Despite the hardships she endured, Anning became a bit of a celebrity. By the time she died, she had become so well known that she even received a visit from the king of Saxony. After her death, Charles Dickens's journal All the Year Round reported "the carpenter's daughter has won a name for herself, and deserved to win it." In fact, an 1865 All the Year Round piece on Anning may was heavily plagiarized from an 1859 article about her by Henry Rowland Brown in The Beauties of Lyme Regis . About the plesiosaurus, the 1859 piece marveled:

    Further recognition for Anning came more than a century after her death. The Royal Society of London didn't admit women until 1945, but in 2010, when the Society marked its 350th anniversary, it asked a panel of female society fellows and historians to name the 10 most influential British women in the history of science, and they included Anning. Four years after that, on May 21, 2014, Google commemorated Anning's 215th birthday with a special doodle.

    Narrative text and graphic design © by Michon Scott - Updated July 11, 2020


    Contents

    Laura Elizabeth Ingalls was born to Charles Phillip and Caroline Lake (née Quiner) Ingalls on February 7, 1867. At the time of Ingalls' birth, the family lived seven miles north of the village of Pepin, Wisconsin in the Big Woods region of Wisconsin. Ingalls' home in Pepin became the setting for her first book, Little House in the Big Woods (1932). [3] She was the second of five children, following older sister, Mary Amelia. [4] [5] [6] [7] Three more children would follow, Caroline Celestia (Carrie), Charles Frederick, who died in infancy, and Grace Pearl. Ingalls Wilder's birth site is commemorated by a replica log cabin at the Little House Wayside in Pepin. [8]

    Ingalls was a descendant of the Delano family, the ancestral family of U.S. President Franklin Delano Roosevelt. [9] [10] One paternal ancestor, Edmund Ingalls, from Skirbeck, Lincolnshire, England, emigrated to America, settling in Lynn, Massachusetts. [9]

    Laura is the 7th great granddaughter of the Mayflower passenger Richard Warren. [11] She was a third cousin, once removed, of President Ulysses S. Grant. [12]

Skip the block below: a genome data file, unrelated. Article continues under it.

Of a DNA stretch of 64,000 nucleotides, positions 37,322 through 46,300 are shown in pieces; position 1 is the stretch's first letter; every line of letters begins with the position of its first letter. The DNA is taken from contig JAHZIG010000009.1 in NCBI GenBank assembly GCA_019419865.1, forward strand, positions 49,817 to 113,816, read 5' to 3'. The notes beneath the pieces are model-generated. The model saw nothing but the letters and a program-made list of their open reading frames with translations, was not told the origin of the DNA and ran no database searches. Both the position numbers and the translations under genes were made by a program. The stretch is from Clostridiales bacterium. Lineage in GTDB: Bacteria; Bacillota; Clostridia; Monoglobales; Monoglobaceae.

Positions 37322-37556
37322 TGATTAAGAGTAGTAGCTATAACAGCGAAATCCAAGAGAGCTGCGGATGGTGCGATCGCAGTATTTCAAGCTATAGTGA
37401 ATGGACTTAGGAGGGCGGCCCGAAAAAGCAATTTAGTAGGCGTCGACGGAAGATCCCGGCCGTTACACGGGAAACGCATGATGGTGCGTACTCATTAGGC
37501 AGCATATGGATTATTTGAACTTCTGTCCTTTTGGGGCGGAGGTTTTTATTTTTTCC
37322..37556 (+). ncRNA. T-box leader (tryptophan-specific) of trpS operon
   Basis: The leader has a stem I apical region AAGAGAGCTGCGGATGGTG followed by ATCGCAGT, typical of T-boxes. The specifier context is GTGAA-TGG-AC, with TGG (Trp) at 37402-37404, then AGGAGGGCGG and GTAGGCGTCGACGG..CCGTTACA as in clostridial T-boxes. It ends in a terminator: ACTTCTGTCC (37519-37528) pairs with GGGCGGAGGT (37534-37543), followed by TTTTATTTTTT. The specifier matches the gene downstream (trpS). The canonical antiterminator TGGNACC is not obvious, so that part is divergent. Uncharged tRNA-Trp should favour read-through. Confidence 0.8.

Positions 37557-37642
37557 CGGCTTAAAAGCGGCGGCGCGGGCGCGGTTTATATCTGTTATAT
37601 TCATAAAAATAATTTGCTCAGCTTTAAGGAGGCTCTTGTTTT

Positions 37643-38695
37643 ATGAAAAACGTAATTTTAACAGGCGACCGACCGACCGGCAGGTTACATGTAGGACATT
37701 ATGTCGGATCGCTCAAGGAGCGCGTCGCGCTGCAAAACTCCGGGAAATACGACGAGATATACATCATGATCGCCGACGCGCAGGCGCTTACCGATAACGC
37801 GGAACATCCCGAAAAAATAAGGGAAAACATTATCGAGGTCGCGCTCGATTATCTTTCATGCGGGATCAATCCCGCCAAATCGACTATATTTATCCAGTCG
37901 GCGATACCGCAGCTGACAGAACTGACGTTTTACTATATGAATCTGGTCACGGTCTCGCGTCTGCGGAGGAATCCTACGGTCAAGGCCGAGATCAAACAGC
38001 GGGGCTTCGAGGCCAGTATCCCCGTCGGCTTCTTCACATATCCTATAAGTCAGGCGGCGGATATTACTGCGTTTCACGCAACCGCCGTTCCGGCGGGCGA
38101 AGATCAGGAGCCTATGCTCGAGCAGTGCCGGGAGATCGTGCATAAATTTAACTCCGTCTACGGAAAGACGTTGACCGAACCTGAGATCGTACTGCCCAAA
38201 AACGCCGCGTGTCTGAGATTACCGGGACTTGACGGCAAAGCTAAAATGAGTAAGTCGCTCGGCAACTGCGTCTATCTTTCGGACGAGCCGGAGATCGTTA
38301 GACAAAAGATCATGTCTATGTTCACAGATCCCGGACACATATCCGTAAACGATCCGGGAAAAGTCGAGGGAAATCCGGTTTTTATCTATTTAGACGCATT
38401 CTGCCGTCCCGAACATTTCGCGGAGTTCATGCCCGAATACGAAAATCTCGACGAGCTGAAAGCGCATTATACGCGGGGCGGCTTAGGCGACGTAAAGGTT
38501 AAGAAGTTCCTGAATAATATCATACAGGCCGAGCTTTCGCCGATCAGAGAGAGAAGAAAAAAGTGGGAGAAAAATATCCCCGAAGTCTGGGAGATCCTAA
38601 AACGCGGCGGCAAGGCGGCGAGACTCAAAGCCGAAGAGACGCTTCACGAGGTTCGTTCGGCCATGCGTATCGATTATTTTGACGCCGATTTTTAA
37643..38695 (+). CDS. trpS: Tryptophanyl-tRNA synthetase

Early life Edit

    When she was two years old, Ingalls Wilder moved with her family from Wisconsin in 1869. After stopping in Rothville, Missouri, they settled in the Indian country of Kansas, near modern-day Independence, Kansas. Her younger sister, Carrie, was born in Independence in August 1870, not long before they moved again. According to Ingalls Wilder, her father Charles Ingalls had been told that the location would be open to white settlers, but when they arrived this was not the case. The Ingalls family had no legal right to occupy their homestead because it was on the Osage Indian reservation. They had just begun to farm when they heard rumors that settlers would be evicted, so they left in the spring of 1871. Although in her novel, Little House on the Prairie, and Pioneer Girl memoir, Ingalls Wilder portrayed their departure as being prompted by rumors of eviction, she also noted that her parents needed to recover their Wisconsin land because the buyer had not paid the mortgage. [13]

    The Ingalls family went back to Wisconsin where they lived for the next three years. Those experiences formed the basis for Wilder's novels Little House in the Big Woods (1932) and Little House on the Prairie (1935).

    On the Banks of Plum Creek (1939), the third volume of her fictionalized history which takes place around 1874, the Ingalls family moves from Kansas to an area near Walnut Grove, Minnesota, settling in a dugout on the banks of Plum Creek. [14]

    They moved there from Wisconsin when Ingalls was about seven years old, after briefly living with the family of her uncle, Peter Ingalls, first in Wisconsin and then on rented land near Lake City, Minnesota. In Walnut Grove, the family first lived in a dugout sod house on a preemption claim after wintering in it, they moved into a new house built on the same land. Two summers of ruined crops led them to move to Iowa. On the way, they stayed again with Charles Ingalls' brother, Peter Ingalls, this time on his farm near South Troy, Minnesota. Her brother, Charles Frederick Ingalls ("Freddie"), was born there on November 1, 1875, dying nine months later in August 1876. In Burr Oak, Iowa, the family helped run a hotel. The youngest of the Ingalls children, Grace, was born there on May 23, 1877.

    The family moved from Burr Oak back to Walnut Grove where Charles Ingalls served as the town butcher and justice of the peace. He accepted a railroad job in the spring of 1879, which took him to eastern Dakota Territory, where they joined him that fall. Ingalls Wilder omitted the period in 1876–1877 when they lived near Burr Oak, skipping to Dakota Territory, portrayed in By the Shores of Silver Lake (1939).

    De Smet Edit